In recognition of May as Hepatitis Awareness Month, Liver Cancer Connect reviews some important facts and dangerous fiction about chronic hepatitis B and C- the world’s leading causes of liver cancer. First, the facts:
FACT #1. Viral hepatitis is a silent killer of millions
- Hepatitis B infection is the world’s leading cause of liver cancer, which is the second deadliest cancer worldwide. In the US, 1 in 20 Americans has been exposed to hepatitis B (about 12 million people), while about 5 million Americans have hepatitis C.
- Hepatitis C is the main cause of liver cancer in the US (because more Americans have hepatitis C) and the main reason for liver transplantation.
- Viral hepatitis is truly a silent killer. Of the 400 million people in the world with chronic hepatitis B and the 170 million with chronic hepatitis C, most don’t even know they are infected.
FACT#2. Testing saves lives!
- The CDC recommends all US baby boomers (those born between 1945 and 1965) get a one-time test for hepatitis C, because one in 30 boomers has been infected with hepatitis C.
- In its recent draft recommendations, the US Preventive Services Task Force recommends testing persons at high risk for hepatitis B, including Asian Americans and Pacific Islanders.
- Testing saves lives by detecting the liver disease early and by identifying people who are not infected and who therefore can be vaccinated against hepatitis B.
FACT #3. HBV is preventable and treatable; HCV is now curable!
- Hepatitis B is preventable! So if you do not have hepatitis B, get vaccinated. The hepatitis B vaccine- the world’s first anti-cancer vaccine- offers lifelong protection.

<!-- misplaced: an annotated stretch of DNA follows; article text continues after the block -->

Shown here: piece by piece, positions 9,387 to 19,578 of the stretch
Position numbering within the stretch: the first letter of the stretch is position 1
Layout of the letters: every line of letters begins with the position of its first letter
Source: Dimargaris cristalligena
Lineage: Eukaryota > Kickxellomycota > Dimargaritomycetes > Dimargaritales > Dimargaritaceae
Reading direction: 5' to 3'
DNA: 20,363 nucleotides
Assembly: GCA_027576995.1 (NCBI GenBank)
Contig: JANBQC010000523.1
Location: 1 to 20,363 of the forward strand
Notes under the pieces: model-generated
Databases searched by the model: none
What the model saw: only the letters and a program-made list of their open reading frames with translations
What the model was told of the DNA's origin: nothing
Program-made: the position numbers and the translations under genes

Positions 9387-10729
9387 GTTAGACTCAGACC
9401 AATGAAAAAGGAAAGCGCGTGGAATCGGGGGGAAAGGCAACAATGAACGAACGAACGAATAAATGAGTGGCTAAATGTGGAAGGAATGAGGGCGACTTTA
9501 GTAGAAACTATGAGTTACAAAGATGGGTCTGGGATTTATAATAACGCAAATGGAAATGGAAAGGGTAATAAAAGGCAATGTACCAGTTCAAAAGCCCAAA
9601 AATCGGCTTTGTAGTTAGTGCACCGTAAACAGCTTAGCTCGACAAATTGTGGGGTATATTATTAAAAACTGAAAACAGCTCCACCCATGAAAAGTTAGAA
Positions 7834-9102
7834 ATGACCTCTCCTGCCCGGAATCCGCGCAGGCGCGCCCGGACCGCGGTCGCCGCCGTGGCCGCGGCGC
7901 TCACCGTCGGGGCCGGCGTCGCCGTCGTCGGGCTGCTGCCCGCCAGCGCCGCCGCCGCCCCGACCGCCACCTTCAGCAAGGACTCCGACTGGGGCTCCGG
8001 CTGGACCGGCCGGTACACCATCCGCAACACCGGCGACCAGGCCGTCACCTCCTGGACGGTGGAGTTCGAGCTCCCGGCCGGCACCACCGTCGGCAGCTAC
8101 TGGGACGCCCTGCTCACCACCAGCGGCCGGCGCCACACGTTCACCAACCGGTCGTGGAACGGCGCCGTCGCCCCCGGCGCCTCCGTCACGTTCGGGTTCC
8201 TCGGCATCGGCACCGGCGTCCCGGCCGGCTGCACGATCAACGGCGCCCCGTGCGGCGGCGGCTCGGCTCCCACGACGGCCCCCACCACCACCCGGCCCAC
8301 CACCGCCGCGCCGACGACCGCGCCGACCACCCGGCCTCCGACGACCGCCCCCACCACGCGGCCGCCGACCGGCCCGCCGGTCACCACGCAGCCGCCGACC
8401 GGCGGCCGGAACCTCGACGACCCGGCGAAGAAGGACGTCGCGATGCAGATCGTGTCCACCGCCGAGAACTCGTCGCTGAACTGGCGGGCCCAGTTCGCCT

- If you do have hepatitis B, talk to a healthcare professional about whether you need to get treated with one of the seven therapies that keep the virus under control.
- There’s no vaccine against hepatitis C, but it is now curable!
Now let’s tackle the fiction:
FICTION #1. “Hepatitis B is sexually transmitted, so we don’t need to vaccinate infants.” Wrong! Hepatitis B can also be transmitted from an infected mother to her baby during childbirth (perinatal transmission). In fact, in some countries where hepatitis B is very common, this is the main form of transmission.
FICTION #2. “I am in a “high-risk” group, but I don’t have any signs or symptoms. So I don’t need to get tested.” Yes you do! Most people with chronic hepatitis B or C do not know they are infected. Many people live with chronic hepatitis for decades without symptoms or feeling sick. And in people with chronic hepatitis B infection, liver cancer can develop with or without cirrhosis, so testing and regular monitoring is essential.
FICTION #3. “I heard I can catch hepatitis B from the vaccine.” No! You cannot get hepatitis B from the vaccine because it does not contain any live virus. The vaccine is made from a synthetic yeast product in a laboratory. The most common side effects are redness and soreness in the arm where the shot is given.